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Europe dominates craft beer innovation

Europe is taking a global leadership role in craft beer innovation, according to new research from Mintel.

The research reports that only five years ago (2013) North America (and the US especially) dominated the global craft beer industry, accounting for 52% of all craft beer retail launches compared to just 29% for Europe. But in 2017, 54% of launches originated in Europe, and just 19% in North America. Since 2013, Europe’s craft beer scene has experienced huge growth with new craft beer product launches more than doubling, experiencing growth of 178%. While the US is still the single most innovative market globally, with 17% of all global craft beer launches originating there in 2017, six of the top ten most innovative markets are in Europe.

Jonny Forsyth, Associate Director, Mintel Food & Drink, said, “Over the last few years, interest in craft beer has migrated from the US into the UK and now into continental Europe. Our research suggests that Europeans are embracing craft beer because they are looking for new, more exciting offerings compared to their usual beer options, especially in markets such as Germany, where brewers and beer styles have remained unchanged for centuries. While markets like Germany, Belgium and Czech Republic are still dominated by their own beer styles when it comes to innovation, consumer interest in craft beers is already there and offers ample opportunities for manufacturers.”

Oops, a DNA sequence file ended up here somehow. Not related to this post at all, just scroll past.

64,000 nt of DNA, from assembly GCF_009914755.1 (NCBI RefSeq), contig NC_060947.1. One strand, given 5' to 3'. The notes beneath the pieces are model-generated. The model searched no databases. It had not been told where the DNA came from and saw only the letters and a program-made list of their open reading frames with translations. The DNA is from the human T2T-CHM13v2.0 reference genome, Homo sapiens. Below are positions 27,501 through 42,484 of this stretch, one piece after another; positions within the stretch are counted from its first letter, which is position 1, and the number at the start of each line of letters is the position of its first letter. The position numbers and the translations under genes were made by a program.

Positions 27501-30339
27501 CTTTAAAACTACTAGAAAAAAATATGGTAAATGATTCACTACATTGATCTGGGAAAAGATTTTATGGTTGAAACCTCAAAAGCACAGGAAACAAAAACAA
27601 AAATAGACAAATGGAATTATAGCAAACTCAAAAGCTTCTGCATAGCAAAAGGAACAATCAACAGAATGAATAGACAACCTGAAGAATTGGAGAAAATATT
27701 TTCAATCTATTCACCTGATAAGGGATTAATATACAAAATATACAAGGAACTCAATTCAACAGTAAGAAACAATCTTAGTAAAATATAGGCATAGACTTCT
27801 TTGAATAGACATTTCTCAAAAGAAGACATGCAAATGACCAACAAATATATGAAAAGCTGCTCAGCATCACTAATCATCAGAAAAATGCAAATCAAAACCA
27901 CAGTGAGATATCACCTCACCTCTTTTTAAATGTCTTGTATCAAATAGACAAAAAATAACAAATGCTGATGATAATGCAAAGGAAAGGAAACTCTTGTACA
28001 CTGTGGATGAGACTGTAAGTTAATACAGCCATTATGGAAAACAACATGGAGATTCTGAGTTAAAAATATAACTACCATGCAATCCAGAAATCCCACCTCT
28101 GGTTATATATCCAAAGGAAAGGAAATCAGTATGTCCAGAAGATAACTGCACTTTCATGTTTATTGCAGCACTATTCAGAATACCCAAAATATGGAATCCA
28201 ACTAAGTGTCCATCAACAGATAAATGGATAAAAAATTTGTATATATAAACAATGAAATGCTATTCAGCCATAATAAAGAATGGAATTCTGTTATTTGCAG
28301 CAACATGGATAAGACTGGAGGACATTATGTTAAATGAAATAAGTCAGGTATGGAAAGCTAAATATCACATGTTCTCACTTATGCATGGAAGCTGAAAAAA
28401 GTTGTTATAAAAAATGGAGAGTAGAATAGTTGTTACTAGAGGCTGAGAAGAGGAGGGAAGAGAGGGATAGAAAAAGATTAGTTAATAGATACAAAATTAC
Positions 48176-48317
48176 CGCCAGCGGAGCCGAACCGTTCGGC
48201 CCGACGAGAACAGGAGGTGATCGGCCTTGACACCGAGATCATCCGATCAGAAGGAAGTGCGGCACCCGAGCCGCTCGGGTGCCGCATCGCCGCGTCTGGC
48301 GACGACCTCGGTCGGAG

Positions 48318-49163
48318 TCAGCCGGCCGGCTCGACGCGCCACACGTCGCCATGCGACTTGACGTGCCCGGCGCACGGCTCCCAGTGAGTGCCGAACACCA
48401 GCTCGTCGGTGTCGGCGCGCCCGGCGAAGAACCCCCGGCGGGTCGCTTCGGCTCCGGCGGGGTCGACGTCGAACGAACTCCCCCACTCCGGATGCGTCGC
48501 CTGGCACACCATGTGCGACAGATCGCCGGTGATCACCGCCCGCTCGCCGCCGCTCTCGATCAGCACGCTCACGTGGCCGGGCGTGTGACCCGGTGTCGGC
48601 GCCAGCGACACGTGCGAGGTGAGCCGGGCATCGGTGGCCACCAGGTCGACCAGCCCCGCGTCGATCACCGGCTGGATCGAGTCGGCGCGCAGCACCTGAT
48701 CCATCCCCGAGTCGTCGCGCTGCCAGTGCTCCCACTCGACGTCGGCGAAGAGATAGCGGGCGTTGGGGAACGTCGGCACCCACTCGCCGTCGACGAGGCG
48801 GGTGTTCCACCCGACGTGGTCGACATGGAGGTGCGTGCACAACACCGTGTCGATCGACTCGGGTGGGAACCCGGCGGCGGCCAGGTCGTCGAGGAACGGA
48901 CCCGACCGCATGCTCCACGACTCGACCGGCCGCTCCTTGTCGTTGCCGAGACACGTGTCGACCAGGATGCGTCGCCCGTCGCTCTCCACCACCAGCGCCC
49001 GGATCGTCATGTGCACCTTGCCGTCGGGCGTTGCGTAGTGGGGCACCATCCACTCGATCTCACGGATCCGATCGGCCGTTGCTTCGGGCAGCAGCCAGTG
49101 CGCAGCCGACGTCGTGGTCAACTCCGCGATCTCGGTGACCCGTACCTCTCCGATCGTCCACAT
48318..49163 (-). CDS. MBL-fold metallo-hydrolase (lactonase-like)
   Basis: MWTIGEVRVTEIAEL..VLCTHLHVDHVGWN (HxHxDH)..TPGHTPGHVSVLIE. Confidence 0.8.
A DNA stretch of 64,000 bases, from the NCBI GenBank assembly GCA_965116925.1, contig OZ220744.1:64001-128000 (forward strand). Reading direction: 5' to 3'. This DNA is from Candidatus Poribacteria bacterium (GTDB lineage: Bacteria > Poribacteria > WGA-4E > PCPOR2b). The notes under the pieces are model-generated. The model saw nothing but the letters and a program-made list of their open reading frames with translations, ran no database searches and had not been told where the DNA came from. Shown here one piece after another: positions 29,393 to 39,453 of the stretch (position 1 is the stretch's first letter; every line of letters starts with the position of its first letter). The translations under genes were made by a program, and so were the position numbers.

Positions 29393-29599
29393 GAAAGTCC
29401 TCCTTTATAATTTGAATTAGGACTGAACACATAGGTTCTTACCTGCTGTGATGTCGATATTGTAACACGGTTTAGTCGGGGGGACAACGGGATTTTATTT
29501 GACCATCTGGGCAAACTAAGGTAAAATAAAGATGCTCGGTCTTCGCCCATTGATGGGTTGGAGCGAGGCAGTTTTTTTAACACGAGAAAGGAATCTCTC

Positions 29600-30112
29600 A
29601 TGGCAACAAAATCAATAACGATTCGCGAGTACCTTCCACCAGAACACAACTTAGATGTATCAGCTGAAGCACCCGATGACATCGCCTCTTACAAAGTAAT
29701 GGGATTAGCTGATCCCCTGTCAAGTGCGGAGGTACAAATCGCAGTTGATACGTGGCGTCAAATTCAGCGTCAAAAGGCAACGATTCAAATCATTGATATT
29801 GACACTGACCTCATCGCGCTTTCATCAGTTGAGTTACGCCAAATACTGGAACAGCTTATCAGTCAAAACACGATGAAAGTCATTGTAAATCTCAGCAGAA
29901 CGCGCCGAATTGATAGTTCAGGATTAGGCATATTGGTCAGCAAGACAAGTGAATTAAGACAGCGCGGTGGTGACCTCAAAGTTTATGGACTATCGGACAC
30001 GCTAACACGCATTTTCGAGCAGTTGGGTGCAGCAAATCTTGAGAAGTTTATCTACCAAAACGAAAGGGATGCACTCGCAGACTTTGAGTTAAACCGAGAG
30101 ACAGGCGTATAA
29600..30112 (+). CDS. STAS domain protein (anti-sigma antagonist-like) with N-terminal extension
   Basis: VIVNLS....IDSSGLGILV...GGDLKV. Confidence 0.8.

However, Mintel research reveals that European consumers do not care too much about the difference between a ‘true craft’ beer (i.e. small, independent) or a ‘craft-like’ brand owned by big global brewers and, says the research, over two in five (44%) beer drinkers in the UK would like to see a system of certification of craft beer.

Said Jonny, “The term ‘craft’ lacks a formal definition which has enabled larger beer companies to capitalise on the craft boom, either by launching their own craft-style products or acquiring craft breweries, challenging what ‘craft’ really means for this industry. This practice of big brewers swallowing up profitable, smaller craft operators shows no signs of slowing down. An industry-wide definition could be both helpful to smaller manufacturers and welcomed by European consumers, as many beer drinkers want greater clarity and assistance in navigating the category.”

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